A core responsibility of the cosmetology instructor is to prepare lesson plans and demonstrations for their classes that align with the state’s curriculum requirements. The course of study should include objectives for the program and the students, as well as structured daily lesson plans.

Cosmetology instructors are often required to prepare and submit program budgets each year, as well as request materials and supplies for the classroom within that budget. Many schools ask their educators to get involved in the community and make connections with salons, representatives from the beauty business, conferences and other relevant people to help students network and learn from real working professionals.

You must ensure the proper equipment, tools, textbooks and supplemental materials are available to students so you can properly prepare their students for cosmetology exams and careers. It is the duty of cosmetology teachers to monitor and track the progress and performance of each of their students. You must be able to identify problem areas for students and provide the necessary support to help their students master their lessons throughout the course of the program. You must be comfortable offering constructive feedback to students to help them improve, and you must be firm in implementing the policies and procedures in place for the school.

Beauty school teachers are expected to prepare students for entry-level employment in the business. As an educator, you must help students develop the skills, knowledge and professional traits to be successful in the trade. Some schools offer job placement services to recent graduates, and educators may be expected to facilitate those connections or provide letters of recommendation for students.

If you think you have the aptitude to become a great educator, classes are enrolling now! Click the button below to find schools and get started.

What is the working environment of a cosmetology instructor?

Once you get licensed to teach at a beauty school, you can expect to work in typical air-conditioned classrooms and hands-on student salon settings. Just like any other college teacher, you will lead a classroom for in-class lecture and discussion to teach the material in the curriculum, but then you will perform demonstrations and offer students practice opportunities as you oversee the work and guide them on how to improve their skills.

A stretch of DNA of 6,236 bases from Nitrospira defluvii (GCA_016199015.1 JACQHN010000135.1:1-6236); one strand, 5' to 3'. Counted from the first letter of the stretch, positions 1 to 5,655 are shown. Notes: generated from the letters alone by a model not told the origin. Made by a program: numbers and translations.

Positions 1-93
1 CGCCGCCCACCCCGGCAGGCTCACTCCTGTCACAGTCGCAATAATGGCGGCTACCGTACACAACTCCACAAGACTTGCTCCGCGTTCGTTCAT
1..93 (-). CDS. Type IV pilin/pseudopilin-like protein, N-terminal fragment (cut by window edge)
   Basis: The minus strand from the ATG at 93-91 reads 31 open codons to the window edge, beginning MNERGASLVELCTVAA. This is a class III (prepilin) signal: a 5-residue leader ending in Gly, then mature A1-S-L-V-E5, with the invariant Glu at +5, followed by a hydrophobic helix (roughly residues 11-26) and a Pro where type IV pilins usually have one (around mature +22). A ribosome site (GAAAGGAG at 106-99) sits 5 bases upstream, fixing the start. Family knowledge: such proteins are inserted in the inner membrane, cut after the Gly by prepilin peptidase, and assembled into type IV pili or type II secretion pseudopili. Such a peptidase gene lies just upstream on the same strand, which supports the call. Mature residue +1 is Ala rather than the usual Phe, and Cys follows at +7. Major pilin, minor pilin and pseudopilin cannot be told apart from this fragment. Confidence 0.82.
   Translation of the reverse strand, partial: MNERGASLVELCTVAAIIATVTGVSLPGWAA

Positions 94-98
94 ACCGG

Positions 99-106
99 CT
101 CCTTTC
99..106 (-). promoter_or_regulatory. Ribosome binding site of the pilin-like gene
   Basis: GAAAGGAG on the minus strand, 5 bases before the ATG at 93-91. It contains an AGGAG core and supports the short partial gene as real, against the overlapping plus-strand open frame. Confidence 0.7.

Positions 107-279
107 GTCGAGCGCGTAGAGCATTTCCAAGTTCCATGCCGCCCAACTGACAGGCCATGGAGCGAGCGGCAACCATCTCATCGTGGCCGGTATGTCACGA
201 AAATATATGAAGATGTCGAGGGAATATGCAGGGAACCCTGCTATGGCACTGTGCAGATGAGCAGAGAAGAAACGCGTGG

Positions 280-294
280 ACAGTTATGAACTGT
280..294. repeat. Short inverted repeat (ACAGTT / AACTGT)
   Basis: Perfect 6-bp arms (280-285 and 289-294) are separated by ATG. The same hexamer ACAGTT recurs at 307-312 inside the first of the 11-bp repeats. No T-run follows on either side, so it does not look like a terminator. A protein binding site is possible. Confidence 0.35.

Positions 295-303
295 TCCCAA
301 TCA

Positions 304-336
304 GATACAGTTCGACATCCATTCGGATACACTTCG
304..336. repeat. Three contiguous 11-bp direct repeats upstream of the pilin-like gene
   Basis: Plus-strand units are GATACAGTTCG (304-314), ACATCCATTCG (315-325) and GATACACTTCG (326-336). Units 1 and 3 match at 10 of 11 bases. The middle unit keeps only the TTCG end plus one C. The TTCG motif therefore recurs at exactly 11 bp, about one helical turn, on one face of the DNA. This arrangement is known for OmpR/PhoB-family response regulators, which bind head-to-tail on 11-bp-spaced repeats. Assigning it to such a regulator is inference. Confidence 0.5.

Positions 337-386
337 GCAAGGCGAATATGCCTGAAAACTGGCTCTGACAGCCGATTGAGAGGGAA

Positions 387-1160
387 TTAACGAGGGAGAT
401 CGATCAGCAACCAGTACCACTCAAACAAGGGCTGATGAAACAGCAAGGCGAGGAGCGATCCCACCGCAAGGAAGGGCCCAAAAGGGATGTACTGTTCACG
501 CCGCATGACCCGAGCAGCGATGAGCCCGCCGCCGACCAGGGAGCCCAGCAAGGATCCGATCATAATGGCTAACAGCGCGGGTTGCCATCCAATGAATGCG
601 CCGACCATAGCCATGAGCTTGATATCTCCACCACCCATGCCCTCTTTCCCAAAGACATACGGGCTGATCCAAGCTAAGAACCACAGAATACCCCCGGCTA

Instructors may supplement the curriculum with online courses as more and more states are allowing this kind of training within the standard curriculum (though each state’s regulations are unique, so be sure to talk to your local board of cosmetology). Cosmetology teachers may spend long periods of time on their feet throughout a typical work-day and work fluctuating hours depending on the school you work for. Often there will be multiple educators at a school, so you will need to work on a team to ensure students are getting the most valuable, high quality education possible to prepare them for the board exams.

05. Salary
What is the average cosmetology instructor salary?

No matter what kind of cosmetology career you want, you need to develop realistic salary expectations. You might already have an idea of how much a beautician makes, based on talking to people you know and other research you’ve done. But it’s a topic you’ll want to address fully when you compare beauty school options.

Here are some quick facts about cosmetology salary expectations:

  • The Bureau of Labor Statistics (2017) says that the mean annual wage for cosmetologists is $27,940 per year.
  • The BLS numbers often do not account for full-time and part-time cosmetologists, experience in the field, and tips that cosmetologists receive – meaning salaries could be higher.
  • City, state, and regional data could impact your salary as well.

Factors That Can Impact Cosmetology Salaries

The National Accrediting Commission of Career Arts and Sciences (NACCAS) reveals that some of the main factors that determine cosmetology career earnings and salary ranges include:

  • Size and location of the salon
  • Hours worked
  • Tipping habits of clients
  • Competition from other nearby salons and shops
  • The cosmetologist's customer service skills

All of these variables can impact your salary, the success of your salon, and your ability to retain clients.

According to The United States Department of Labor, many cosmetologists, and other personal appearance workers receive commissions. Commissions are based on the price of the services you provide, or you may earn a salary based on hours worked. Nearly every professional in the cosmetology industry receives tips and commissions for the products they sell and those tips often go unreported.

You can also get bonuses for referrals and sales…

Some salons pay bonuses or commissions to employees on top of their regular cosmetology salary if you bring in new business or sell products. In fact, boosting retail sales is a way for salons and spas to cushion their profits. Even if you work as an independent contractor or freelance beautician, consider how you can boost revenue by promoting products you believe in